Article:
JACKSON, Miss. (AP) - This is an alternate ending to the endless low-boiling dispute over Mississippi’s state flag - people and institutions walk away from the current flag, one by one.
It’s a course of action that’s available even if lawmakers do nothing, leaving the 1894 flag with its Confederate battle emblem displayed on state government property, but maybe in few other places.
Delta State University was the latest institution to exit through the side door last week, hauling down the banner on Thursday afternoon. President Bill LaForge said the flag doesn’t represent the values the university wants to promote - civility, respect for all, diversity, inclusion, fairness and hospitality. Instead, he used words like polarizing and offensive to describe the current flag.
To LaForge’s credit, Delta State announced the move and was direct about why it was removing the flag. LaForge was also direct in saying he believes this is a problem that lawmakers need to solve. “It’s their responsibility,” he told The Associated Press. “It’s our government leaders’ responsibility.”
There’s a significant faction, though, especially among Republicans, who feel it is their responsibility to keep the current flag. The Daily Mississippian, for example, reported on Sen. Chris McDaniel’s Thursday speech to the Our State Flag Foundation, a pro-flag group that has been fighting efforts to purge the flag, especially at the University of Mississippi.
“My position on the state flag is as long as it’s our state flag, it needs to fly,” said McDaniel, an Ellisville Republican. “Ole Miss is a state institution. . A state institution has the responsibility to fly the state flag.”
A scattering of “Change the speaker, keep the flag” signs still linger in yards across the state, a backlash against the 2015 announcement by House Speaker Philip Gunn, R-Clinton, that he wanted some kind of flag change. The votes of that “Hell, no,” faction could matter in low-turnout Republican legislative primaries. Even a few of the ever-shrinking number of white Democrats in the Legislature shy away from the issue, in part because it might be an electoral loser.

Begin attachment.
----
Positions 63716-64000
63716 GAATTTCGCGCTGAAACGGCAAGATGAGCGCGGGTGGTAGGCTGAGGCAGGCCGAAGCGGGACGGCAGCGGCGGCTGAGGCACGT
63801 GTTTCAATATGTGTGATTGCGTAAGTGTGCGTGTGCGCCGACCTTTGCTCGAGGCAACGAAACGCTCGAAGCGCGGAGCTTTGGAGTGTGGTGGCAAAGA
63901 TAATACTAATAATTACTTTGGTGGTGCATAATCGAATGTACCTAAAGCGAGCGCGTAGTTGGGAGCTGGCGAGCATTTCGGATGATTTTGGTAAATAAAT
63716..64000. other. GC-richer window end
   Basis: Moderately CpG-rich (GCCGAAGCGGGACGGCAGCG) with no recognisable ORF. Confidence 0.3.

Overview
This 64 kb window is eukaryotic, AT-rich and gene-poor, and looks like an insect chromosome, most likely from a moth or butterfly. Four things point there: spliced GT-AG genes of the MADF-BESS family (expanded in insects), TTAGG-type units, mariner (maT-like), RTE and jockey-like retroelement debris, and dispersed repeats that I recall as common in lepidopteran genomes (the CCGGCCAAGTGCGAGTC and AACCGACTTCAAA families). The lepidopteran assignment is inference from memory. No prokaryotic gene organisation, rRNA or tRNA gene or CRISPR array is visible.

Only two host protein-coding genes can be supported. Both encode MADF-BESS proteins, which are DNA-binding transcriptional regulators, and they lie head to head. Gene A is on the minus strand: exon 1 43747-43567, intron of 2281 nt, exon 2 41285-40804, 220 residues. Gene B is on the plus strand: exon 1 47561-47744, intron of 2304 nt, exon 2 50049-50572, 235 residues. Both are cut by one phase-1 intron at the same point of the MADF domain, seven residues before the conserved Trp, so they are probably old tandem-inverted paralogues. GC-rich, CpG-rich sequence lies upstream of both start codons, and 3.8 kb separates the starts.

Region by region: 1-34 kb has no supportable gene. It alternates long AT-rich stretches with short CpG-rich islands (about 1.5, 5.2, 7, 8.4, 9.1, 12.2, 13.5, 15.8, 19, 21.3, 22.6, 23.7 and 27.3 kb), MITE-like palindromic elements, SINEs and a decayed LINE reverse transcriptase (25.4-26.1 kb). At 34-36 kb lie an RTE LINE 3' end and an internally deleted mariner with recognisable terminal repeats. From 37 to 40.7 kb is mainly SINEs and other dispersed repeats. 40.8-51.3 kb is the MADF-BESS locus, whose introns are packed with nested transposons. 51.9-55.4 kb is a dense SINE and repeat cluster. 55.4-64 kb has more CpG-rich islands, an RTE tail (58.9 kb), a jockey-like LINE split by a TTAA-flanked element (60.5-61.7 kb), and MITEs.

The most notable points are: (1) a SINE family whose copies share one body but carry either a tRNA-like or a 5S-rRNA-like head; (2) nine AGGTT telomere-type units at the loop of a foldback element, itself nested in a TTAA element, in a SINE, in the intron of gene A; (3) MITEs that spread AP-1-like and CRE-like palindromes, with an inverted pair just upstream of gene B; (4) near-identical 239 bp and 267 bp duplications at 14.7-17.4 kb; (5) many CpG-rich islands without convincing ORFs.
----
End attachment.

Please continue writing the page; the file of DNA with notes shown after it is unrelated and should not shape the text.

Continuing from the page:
In Tupelo, the flag held on last week thanks to a racially divided vote by the City Council. But even there, it’s only going to fly in spots with more than one flagpole. Mostly, the city will just fly solo American flags.
In Tupelo and elsewhere, some people say they want Mississippi to find a new flag, but will fly the old one in the meantime out of respect for the state. That straddle represents the conflicted middle ground in the debate.
But for them, the Mississippi Economic Council is offering a way out - the bicentennial banner. Meant to commemorate 200 years of statehood in 1817, it gives the conflicted folks, if only for the next 14 months or so, something else they can fly. Delta State, for example, is hoisting the bicentennial banner to replace the state flag.
“It’s not a flag,” said Blake Wilson, the executive director of the state Chamber of Commerce, as he unveiled it at a gathering of political candidates last month.
But of course it is. It’s shaped like a flag. It could easily be confused with the current state banner of Missouri, which has stripes of blue, white and red from top to bottom and that state’s seal in the middle.
Flag designers and lovers who mock the tendency among state flags toward slapping a “seal on a bedsheet” probably wouldn’t like it. And maybe that’s not a bad thing, after having a flag that’s been a magnet for controversy for decades, for Mississippi to fly something that’s so forgettable that people can’t be sure what state it represents.
Jeff Amy has covered politics and government for The Associated Press in Mississippi since 2011. Follow him at: https://twitter.com/jeffamy . Read his work at https://bigstory.ap.org/author/jeff-amy .
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